Where to see fall foliage this season
1395 Planting Fields Rd., Oyster Bay
Long Island’s many arboretums and botanic gardens are the perfect place to see some gorgeous fall foliage, including Planting Fields Arboretum State Historic Park. With more than 400 acres of gardens, trails and historic buildings—including a stunning Tudor-style mansion—the state park burns brightly with autumn colors. Take a stroll or take in a concert this season.
LIU Post Community Arboretum
720 Northern Blvd., Brookville
This college campus in Brookville, boasts more than 4,000 trees—125 of which are in the 40-acre community arboretum and some of which are rare trees—so there’s plenty to see in the fall. A 40-acre portion of the campus is designated as an arboretum, with each tree being labeled with information on the name and species, so you’ll know which lovely leaves you’re looking at as you walk along a self-guided, wheelchair-accessible trail around the main campus buildings. One of the landmarks along the trail is the breathtaking Tudor mansion that was once the home of cereal heiress Marjorie Merriweather Post. The self-guided walking trail lasts anywhere from 30 to 45 minutes. The arboretum is open to the public every day from dawn to dusk and is completely free of charge.
Sands Point Preserve Conservancy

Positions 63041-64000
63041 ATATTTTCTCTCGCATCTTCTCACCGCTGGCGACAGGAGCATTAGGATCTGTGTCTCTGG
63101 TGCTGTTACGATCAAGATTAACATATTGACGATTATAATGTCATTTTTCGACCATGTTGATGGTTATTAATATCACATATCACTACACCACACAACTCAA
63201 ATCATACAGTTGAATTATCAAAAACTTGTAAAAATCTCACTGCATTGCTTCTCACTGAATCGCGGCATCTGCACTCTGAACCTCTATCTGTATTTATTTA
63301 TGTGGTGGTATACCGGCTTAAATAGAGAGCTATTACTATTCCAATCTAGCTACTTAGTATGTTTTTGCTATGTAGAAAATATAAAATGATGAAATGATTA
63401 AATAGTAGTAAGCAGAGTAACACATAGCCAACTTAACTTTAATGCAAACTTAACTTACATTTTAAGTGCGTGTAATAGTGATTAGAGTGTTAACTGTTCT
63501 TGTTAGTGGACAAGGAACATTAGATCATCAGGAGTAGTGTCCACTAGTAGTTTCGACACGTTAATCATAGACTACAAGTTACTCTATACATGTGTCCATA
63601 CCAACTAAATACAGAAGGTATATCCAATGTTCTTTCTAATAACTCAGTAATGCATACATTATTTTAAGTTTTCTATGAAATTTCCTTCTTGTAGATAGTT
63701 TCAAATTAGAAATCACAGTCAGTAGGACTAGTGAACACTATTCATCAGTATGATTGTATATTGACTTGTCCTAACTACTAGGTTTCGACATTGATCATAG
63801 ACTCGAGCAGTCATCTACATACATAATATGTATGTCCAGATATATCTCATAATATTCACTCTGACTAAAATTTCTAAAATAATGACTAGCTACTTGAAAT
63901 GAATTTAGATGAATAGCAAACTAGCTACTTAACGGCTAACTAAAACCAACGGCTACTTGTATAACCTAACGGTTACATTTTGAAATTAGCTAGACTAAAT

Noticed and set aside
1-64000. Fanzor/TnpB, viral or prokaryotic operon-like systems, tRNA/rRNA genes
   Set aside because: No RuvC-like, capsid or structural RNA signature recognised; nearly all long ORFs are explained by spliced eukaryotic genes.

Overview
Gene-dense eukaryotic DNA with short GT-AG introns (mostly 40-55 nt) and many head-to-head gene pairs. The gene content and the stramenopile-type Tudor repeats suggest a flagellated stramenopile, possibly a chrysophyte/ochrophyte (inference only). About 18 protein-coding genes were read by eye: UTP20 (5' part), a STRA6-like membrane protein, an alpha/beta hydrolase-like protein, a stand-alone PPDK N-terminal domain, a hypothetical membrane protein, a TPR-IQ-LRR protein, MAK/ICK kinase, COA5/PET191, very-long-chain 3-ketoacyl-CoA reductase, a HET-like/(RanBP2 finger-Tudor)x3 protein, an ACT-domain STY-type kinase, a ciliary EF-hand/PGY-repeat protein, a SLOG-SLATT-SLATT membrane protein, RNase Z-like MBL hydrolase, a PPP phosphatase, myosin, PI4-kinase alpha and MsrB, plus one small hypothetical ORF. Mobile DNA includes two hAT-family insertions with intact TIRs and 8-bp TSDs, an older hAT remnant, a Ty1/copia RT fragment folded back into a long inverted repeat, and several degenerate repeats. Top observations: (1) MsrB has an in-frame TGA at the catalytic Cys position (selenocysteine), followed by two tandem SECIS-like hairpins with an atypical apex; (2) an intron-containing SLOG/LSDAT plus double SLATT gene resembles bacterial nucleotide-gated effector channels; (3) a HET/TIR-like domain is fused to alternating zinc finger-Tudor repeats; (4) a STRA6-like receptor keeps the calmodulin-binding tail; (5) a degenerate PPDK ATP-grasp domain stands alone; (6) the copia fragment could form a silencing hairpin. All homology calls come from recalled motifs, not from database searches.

127 Middle Neck Rd., Sands Point
Open all year, Sands Point Preserve Conservancy in Port Washington features several Gold Coast mansions including Hempstead House and Falaise, both of which have guided tours. In addition, the more than 200-acre former estate has six marked trails that lead you through lush woods, fields, and to a beach on the Long Island Sound. Tress like red maples, Norway maples, oak trees and more will greet you along the way with vibrant hues.
Jericho Oyster Bay Rd., East Norwich
Comprising 550 acres of fields, woodlands, ponds and estate grounds, Muttontown is Nassau County’s largest nature preserve. The preserve offers self-guided tours of the estate, ponds, and various trees and birds. On your stroll, keep an eye out for Chelsea Mansion, located on the northern end of the Muttontown Preserve, which was built in 1924 for Benjamin Moore, the grandson of the poet Clement Clarke Moore, who wrote “’Twas the Night Before Christmas.”